Aaron Coburn edited this page Oct 30, 2018 · 48 revisions

Trellis is a modular LDP server that emphasizes both scalability and conformance with Web standards.

The architecture of Trellis supports scaling out a system horizontally, both to support large quantities of data, data redundancy and high server loads. Plans for new features are described in the Development Roadmap.


Downloads and installation instructions are available at the project website. This is the best and easiest way to install Trellis on a linux platform. When installing Trellis on other platforms, please refer to the Manual Installation page.

The Trellis project has also started publishing Docker containers on Docker Hub for both the RDBMS- and Triplestore-based servers. These containers follow the tip of development, currently at 0.8.0-SNAPSHOT. Beginning with the 0.8 release, stable containers that track the released versions of Trellis will also be published.

For developers extending Trellis, all Java components are available on Maven Central. They can be included in a Maven project with these coordinates:


Core Features

Resources are managed by means of a RESTful HTTP API, following the Linked Data Platform specification. Creation, modification and deletion operations are mapped to standard HTTP methods that a client can use to interact with server resources.

An HTTP client is also able to retrieve the historical state of a resource at any arbitrary point in time. This is done by following the interaction models of the Memento specification. For more information and examples of how a client interacts with versions of a resource, please refer to the resource versioning document.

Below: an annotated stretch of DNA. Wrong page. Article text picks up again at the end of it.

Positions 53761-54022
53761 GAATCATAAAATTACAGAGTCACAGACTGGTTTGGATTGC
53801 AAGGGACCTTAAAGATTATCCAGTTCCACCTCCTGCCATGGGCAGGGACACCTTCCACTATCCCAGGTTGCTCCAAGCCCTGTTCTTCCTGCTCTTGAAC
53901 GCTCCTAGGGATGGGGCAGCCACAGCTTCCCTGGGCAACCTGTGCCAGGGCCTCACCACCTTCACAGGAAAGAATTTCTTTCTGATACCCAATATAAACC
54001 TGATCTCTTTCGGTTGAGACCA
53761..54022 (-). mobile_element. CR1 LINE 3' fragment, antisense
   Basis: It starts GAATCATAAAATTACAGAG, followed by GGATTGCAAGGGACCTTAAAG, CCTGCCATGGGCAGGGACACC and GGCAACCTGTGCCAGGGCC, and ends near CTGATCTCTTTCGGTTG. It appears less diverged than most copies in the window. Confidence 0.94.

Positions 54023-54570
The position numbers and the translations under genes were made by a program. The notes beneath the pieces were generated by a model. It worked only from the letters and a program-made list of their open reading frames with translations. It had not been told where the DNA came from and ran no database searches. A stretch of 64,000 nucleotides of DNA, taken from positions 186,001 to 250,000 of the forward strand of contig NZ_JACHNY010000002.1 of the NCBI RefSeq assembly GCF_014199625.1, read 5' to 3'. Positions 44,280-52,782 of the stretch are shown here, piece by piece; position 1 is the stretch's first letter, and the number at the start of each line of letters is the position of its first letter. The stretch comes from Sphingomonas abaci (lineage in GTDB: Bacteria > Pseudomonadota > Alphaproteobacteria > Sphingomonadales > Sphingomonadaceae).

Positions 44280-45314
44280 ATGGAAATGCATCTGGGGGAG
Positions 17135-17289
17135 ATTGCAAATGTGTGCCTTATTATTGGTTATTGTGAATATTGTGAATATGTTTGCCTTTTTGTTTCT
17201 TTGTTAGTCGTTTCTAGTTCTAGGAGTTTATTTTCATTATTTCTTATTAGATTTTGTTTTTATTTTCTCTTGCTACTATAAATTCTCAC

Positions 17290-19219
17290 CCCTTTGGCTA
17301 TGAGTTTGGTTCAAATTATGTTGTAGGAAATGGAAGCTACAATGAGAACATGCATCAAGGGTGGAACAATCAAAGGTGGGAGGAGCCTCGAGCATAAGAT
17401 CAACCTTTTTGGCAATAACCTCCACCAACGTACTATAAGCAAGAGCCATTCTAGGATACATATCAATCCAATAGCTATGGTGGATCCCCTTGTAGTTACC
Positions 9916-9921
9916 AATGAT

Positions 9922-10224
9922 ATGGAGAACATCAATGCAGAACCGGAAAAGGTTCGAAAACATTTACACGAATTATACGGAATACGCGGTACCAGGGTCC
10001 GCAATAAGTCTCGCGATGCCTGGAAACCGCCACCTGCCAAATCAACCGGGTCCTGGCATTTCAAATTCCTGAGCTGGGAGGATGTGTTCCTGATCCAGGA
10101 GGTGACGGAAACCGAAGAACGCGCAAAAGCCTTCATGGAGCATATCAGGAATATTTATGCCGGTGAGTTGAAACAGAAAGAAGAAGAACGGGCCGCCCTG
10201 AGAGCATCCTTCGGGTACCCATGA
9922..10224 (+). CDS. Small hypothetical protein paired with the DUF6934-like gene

In addition to accessing historical versions of a resource, it is also useful to understand who made what change at what point in time. This information is made available to HTTP clients with a provenance (audit) feature that is part of every Trellis resource.

For content that is stored for years or decades, it is often important to be able to verify that the stored bits have not been changed or tampered with. Trellis provides a mechanism that can be used to validate the content of binaries.

Authentication and Authorization

Clients can authenticate to a Trellis repository with basic auth, token-based (JWT) auth or they can access the server anonymously. Each mechanism can be turned on or off with some simple runtime configuration values. More information about how Trellis authenticates users can be found on the Authentication page.

After a client is authenticated and a WebID is assigned to the agent, Authorization decisions can be controlled with WebAC, an RDF vocabulary for defining access to resources. For more information and examples, please visit the Authorization page.

External integrations

Trellis does not do everything. There will naturally be a desire to make use of external systems, such as a search engine or a triple store. Trellis makes it easy to support real-time integrations of such external components by publishing a notification every time a resource is added, modified or deleted. These notifications conform to the Activity Streams 2.0 specification.

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